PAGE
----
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Name The Black Panther's name predates the October 1966 founding of the Black Panther Party, though not the black panther logo of the party's predecessor, the Lowndes County Freedom Organization, nor the segregated World War II Black Panthers Tank Battalion.[1][2] He is not the first Black hero in mainstream comic books; that distinction is split between Waku, Prince of the Bantu, who starred in his own feature in the omnibus series Jungle Tales, from Marvel's 1950s predecessor, Atlas Comics, and the Dell Comics Western character Lobo, the first Black man to star in his own comic book. Previous non-caricatured Black supporting characters in comics include Daily Bugle managing editor Joe Robertson in The Amazing Spider-Man, and U.S. Army infantry private Gabriel Jones of Sgt. Fury and his Howling Commandos. [edit]Publication history Following his debut in Fantastic Four #52-53 (July-Aug. 1966) and subsequent guest appearance in Fantastic Four Annual #5 (1967) and with Captain America in Tales of Suspense #97-99 (Jan.-March 1968), the Black Panther sojourned from the fictional African nation of Wakanda to New York City, New York to join the titular American superhero team in The Avengers #52 (May 1968), appearing in that comic for the next few years. During his time with the Avengers, he made solo guest-appearances in three issues of Daredevil, and fought Doctor Doom in Astonishing Tales #6-7 (June & Aug. 1971), in that supervillain's short-lived starring feature. He later returned in a guest-appearance capacity in Fantastic Four #119 (Feb. 1972) during which he briefly tried the name Black Leopard to avoid connotations invoking the Black-militant political party the Black Panthers. When the Thing asked about the name change, he responded "I contemplate a return to your country, Ben Grimm, where the latter term has -- political connotations. I neither condemn nor condone those who have taken up the name, but T'Challa is a law unto himself. Hence, the new name --a minor point, at best, since the panther is a leopard." The Black Panther's first starring series was in Jungle Action vol. 2, #6-24 (Sept. 1973 - Nov. 1976), written by Don McGregor with art by pencillers Rich Buckler, Gil Kane, and Billy Graham. One now-common innovation it pioneered was that of the self-contained, multi-issue story arc.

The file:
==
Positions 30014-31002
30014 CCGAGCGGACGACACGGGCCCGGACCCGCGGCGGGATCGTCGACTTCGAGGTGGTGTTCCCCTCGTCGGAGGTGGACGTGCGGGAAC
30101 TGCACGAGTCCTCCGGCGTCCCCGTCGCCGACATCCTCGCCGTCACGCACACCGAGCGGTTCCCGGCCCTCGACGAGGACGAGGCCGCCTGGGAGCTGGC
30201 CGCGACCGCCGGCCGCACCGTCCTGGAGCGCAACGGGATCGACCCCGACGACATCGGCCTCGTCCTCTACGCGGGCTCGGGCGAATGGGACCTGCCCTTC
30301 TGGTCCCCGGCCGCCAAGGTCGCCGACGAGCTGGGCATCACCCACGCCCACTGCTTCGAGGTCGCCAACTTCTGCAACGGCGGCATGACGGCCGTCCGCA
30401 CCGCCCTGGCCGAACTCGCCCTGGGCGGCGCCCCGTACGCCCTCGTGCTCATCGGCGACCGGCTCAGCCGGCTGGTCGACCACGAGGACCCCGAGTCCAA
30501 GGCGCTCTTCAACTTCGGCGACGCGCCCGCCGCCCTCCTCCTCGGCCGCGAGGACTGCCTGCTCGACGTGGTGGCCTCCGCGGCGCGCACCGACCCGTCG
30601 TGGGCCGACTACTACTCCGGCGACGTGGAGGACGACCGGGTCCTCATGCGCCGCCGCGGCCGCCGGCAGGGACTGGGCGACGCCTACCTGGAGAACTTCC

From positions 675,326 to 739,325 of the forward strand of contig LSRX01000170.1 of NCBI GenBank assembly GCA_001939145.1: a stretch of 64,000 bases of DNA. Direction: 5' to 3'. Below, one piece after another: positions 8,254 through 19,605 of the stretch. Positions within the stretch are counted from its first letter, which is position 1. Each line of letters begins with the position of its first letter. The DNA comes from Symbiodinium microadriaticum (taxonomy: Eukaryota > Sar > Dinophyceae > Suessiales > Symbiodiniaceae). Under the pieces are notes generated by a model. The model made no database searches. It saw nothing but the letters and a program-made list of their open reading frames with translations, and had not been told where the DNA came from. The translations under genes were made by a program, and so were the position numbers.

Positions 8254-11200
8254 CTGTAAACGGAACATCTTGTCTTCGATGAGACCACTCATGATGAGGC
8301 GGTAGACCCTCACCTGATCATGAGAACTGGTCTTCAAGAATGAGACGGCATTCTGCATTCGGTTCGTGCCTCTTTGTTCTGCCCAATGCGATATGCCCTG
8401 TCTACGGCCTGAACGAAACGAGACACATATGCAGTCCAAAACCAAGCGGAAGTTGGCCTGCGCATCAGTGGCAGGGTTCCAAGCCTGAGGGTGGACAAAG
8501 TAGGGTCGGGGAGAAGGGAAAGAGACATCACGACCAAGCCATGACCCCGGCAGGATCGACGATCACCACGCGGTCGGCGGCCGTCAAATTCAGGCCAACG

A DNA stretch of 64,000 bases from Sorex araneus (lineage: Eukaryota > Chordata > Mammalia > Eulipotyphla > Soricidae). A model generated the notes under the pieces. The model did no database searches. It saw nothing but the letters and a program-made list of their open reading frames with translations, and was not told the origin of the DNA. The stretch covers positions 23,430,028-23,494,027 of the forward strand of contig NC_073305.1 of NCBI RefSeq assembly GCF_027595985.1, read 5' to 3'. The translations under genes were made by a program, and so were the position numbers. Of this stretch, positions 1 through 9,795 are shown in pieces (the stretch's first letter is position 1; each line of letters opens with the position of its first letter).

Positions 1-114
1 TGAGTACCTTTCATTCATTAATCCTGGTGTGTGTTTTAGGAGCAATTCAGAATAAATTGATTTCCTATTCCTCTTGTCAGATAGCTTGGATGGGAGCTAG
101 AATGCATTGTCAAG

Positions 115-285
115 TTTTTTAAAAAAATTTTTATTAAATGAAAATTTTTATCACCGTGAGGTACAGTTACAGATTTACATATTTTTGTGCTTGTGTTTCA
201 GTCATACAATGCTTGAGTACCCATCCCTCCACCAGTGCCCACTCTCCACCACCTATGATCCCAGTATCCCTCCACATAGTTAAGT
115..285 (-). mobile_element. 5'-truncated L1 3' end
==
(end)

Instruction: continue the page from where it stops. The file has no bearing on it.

Fantastic Four #52 (July 1966), the Black Panther's debut. Cover art by Jack Kirby & Joe Sinnott. McGregor's first arc, "Panther's Rage", ran from Jungle Action vol. 2, #6 (Sept. 1973) through #18 (Nov. 1975). A second arc, "Panther vs. the Klan", was truncated when the series was canceled with issue #24. Jungle Action #5 and #23 reprinted, respectively, The Avengers #62 (March 1969), which featured the Black Panther, and Daredevil #69 (Oct. 1970), in which the Panther guest-starred. Immediately following the initial series came Black Panther, written and illustrated by Jack Kirby for 12 of its 15 issues (Jan. 1977 - March 1979), with a corresponding shift in tone from McGregor's lyrical naturalism to Kirby's trademark high adventure. Dwayne McDuffie, comic writer and creator of Milestones Media, commented on the 1970s "Black Panther" series:[3] “ "This overlooked and underrated classic is arguably the most tightly written multi-part superhero epic ever. If you can get your hands on it (and where's that trade paperback collection, Marvel?), sit down and read the whole thing. It's damn-near flawless, every issue, every scene, a functional, necessary part of the whole. Okay, now go back and read any individual issue. You'll find seamlessly integrated words and pictures; clearly introduced characters and situations; a concise (sometimes even transparent) recap; beautifully developed character relationships; at least one cool new villain; a stunning action set piece to test our hero's skills and resolve; and a story that is always moving forward towards a definite and satisfying conclusion. That's what we should all be delivering, every single month. Don McGregor and company did it in only 17 story pages per issue". ” The second volume, the four-issue miniseries Black Panther, appeared in 1988, written by Peter B. Gillis and penciled by Denys Cowan. McGregor revisited his Panther saga with Gene Colan in "Panther's Quest", published as 25 eight-page installments within the bi-weekly anthology series Marvel Comics Presents (issues #13-37, Feb.-Dec. 1989). He later teamed with artist Dwayne Turner in the square-bound miniseries Panther's Prey (Sept. 1990 - March 1991). Writer Christopher Priest's and penciller Mark Texeira's 1998 series The Black Panther vol. 3 utilized Erik Killmonger, Venomm, and other characters introduced in "Panther's Rage", together with new characters such as State Department attorney Everett Ross, the Black Panther's adopted brother, Hunter, and Panther's protégé, Queen Divine Justice. The Priest-Texeira series, which was under the Marvel Knights imprint in its first year, earned critical plaudits,[citation needed] but sales of the comic were never high.[citation needed] Priest said the creation of character Ross contributed heavily to his decision to write the series. "I realized I could use Ross to bridge the gap between the African culture that the Black Panther mythos is steeped in and the predominantly white readership that Marvel sells to," adding that in his opinion, the Black Panther had been misused in the years after his creation.[4] The last 13 issues (#50-62) saw the main character replaced by an African American New York City police officer named Kasper Cole, with T'Challa relegated to a supporting character. This Black Panther, who became the White Tiger, was placed in the series The Crew, running concurrently with the final few Black Panther issues. The Crew was canceled with issue #7. In 2005, Marvel began publishing the ongoing series Black Panther vol. 4, initially written by filmmaker Reginald Hudlin (through issue #38) and penciled by John Romita, Jr. (through #6). Hudlin said he wanted to add "street cred" to the title, although he noted that the book is not necessarily or primarily geared toward an African-American readership.[5] As influences for his characterization of the character, Hudlin has cited comic character Batman, film director Spike Lee, and music artist Sean Combs.[5] This volume ran 41 issues (April 2005 - Nov. 2008). A new Black Panther title launched in February 2009, with Hudlin scripting, and will introduce a new, female Black Panther.[6][7] Hudlin will co-write issue #7 with horror author Jonathan Maberry, who will then become the new writer,[8] joined by artist Will Conrad.[9]